Reply by ●January 14, 20102010-01-14

Thank you Michael, Rune and Kevin, to go more deeply about what is my goal: Yes, I really need a 4096 points describing 500 Hz range, exactly at range 2.5 kHz - 3 kHz. 16 seconds of data is not a problem. I can do the decimation to the approx. 4 kHz sample rate. Effectively means to compute this spectrum with small computation power and small memory usage on DSP. I do not want to compute the large FFT from 0 Hz to Fs/2 and then to take just the part of interest. I am looking for some "mathematical trick" about how to compute FFT only for frequency range of interest. I do not know if something like this exist, that is why I am asking on this forum. Zero padding is not a solution, i need a real resolution, not just an interpolation. Even the way how to compute FFT from Fs/4 to Fs/2 would be very helpful for me. Thanks in advance. Afi

Reply by ●January 14, 20102010-01-14

I found that "ZOOM FFT" is exactly what I was looking for. http://www.dewtronics.com/tutorials/dspintro/advanced/files/zoomfft.pdf Thanks, Afi

Reply by ●January 14, 20102010-01-14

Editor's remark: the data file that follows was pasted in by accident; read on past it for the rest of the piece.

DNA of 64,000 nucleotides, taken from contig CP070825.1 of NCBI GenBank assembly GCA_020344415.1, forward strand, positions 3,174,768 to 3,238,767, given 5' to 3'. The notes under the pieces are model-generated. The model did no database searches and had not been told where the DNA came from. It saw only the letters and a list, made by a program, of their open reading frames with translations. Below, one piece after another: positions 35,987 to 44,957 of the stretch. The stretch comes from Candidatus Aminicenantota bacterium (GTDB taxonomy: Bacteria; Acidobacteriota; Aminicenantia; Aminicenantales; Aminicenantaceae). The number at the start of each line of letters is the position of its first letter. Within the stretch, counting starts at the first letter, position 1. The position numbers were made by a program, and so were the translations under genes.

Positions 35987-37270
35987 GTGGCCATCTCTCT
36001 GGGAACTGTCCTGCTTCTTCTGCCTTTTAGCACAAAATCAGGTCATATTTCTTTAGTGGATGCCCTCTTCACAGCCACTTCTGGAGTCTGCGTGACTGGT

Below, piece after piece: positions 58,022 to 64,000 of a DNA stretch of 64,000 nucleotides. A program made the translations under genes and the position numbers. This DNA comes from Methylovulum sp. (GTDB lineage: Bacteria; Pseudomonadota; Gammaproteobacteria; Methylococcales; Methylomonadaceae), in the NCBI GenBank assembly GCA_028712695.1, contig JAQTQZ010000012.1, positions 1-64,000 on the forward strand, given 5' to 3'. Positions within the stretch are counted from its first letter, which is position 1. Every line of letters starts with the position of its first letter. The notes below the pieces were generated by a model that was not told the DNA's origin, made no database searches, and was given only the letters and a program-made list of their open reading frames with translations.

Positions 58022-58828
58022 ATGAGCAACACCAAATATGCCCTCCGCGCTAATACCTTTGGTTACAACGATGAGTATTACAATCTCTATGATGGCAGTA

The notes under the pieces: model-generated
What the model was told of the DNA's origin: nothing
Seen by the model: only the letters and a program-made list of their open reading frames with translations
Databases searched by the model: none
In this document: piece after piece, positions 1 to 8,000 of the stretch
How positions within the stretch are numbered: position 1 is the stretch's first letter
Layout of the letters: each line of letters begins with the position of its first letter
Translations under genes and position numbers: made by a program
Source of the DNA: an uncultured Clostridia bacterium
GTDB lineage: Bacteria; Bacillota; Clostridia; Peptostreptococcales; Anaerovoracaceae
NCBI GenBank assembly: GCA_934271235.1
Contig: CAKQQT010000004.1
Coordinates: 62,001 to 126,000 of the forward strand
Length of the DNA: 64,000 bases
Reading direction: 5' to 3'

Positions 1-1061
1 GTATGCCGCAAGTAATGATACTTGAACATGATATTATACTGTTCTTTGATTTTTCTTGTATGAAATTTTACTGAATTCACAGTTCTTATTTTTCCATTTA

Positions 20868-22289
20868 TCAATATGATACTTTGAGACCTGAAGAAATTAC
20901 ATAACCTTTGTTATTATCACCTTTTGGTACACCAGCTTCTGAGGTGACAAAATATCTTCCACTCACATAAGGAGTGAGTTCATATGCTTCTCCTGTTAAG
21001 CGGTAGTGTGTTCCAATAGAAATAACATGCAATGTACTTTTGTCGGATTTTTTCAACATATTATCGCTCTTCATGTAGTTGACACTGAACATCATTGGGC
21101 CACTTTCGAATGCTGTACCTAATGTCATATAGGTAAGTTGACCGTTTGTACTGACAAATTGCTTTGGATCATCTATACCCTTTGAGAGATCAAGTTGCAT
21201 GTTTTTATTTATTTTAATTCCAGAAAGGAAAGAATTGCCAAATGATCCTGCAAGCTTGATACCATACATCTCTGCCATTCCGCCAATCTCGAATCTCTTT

On Jan 14, 4:40�am, "Afinko" <afi...@gmail.com> wrote:> Thank you Michael, Rune and Kevin, > > to go more deeply about what is my goal: > Yes, I really need a 4096 points describing 500 Hz range, exactly at range > 2.5 kHz - 3 kHz. 16 seconds of data is not a problem. I can do the > decimation to the approx. 4 kHz sample rate. Effectively means to compute > this spectrum with small computation power and small memory usage on DSP. I > do not want to compute the large FFT from 0 Hz to Fs/2 and then to take > just the part of interest. > > I am looking for some "mathematical trick" about how to compute FFT only > for frequency range of interest. I do not know if something like this > exist, that is why I am asking on this forum. > > Zero padding is not a solution, i need a real resolution, not just an > interpolation. > > Even the way how to compute FFT from Fs/4 to Fs/2 would be very helpful > for me. > > Thanks in advance. > AfiYou can use the Zoom FFT approach, which is essentially frequency shifting, low pass filter and FFT. Another alternative is to use the Chirp Z Transform - It allows a more general evaluation than just the complete unit circle. It can be used for evaluating just a portion of the unit circle, as well as a curve off the unit circle. Cheers, David